Although damage control resuscitation (DCR) is routinely performed for short durations, prolonged DCR may be required in military conflicts as a component of prolonged field care. Valproic acid (VPA) has been shown to have beneficial properties in lethal hemorrhage/trauma models. We sought to investigate whether the addition of a single dose of VPA to a 72-hour prolonged DCR protocol would improve clinical outcomes.
Fifteen Yorkshire swine (40–45 kg) were subjected to lethal (50% estimated total blood volume) hemorrhagic shock (HS) and randomized to three groups: (1) HS, (2) HS-DCR, (3) HS-DCR-VPA (150 mg/kg over 3 hours) (n = 5/cohort). In groups assigned to receive DCR, Tactical Combat Casualty Care guidelines were applied (1 hour into the shock period), targeting a systolic blood pressure of 80 mm Hg. At 72 hours, surviving animals were given transfusion of packed red blood cells, simulating evacuation to higher echelons of care. Survival rates, physiologic parameters, resuscitative fluid requirements, and laboratory profiles were used to compare the clinical outcomes.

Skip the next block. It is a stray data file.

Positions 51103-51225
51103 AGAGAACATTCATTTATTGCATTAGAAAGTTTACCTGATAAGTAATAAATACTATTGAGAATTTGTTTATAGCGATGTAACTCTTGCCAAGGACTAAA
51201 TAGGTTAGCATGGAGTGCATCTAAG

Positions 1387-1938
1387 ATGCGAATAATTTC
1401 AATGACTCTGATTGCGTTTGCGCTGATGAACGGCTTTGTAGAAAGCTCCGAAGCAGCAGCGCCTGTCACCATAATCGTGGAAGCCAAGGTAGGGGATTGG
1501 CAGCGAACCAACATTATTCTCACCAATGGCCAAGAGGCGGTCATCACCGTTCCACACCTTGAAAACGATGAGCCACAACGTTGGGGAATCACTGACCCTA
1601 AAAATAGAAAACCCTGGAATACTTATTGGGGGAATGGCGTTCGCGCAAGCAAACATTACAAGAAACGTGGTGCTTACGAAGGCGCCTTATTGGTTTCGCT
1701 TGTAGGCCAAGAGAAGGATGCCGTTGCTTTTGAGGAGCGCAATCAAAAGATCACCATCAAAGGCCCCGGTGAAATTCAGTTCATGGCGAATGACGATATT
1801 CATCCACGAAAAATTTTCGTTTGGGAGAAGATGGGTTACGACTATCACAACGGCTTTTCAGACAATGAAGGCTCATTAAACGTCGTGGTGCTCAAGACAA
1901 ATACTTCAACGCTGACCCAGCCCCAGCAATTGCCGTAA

This model was 100% lethal in the untreated animals. DCR improved survival to 20%, although this was not statistically significant. The addition of VPA to DCR significantly improved survival to 80% (p < 0.01). The VPA-treated animals also had significantly (p < 0.05) higher systolic blood pressures, lower fluid resuscitation requirements, higher hemoglobin levels, and lower creatinine and potassium levels.
VPA administration improves survival, decreases resuscitation requirements, and improves hemodynamic and laboratory parameters when added to prolonged DCR in a lethal hemorrhage model.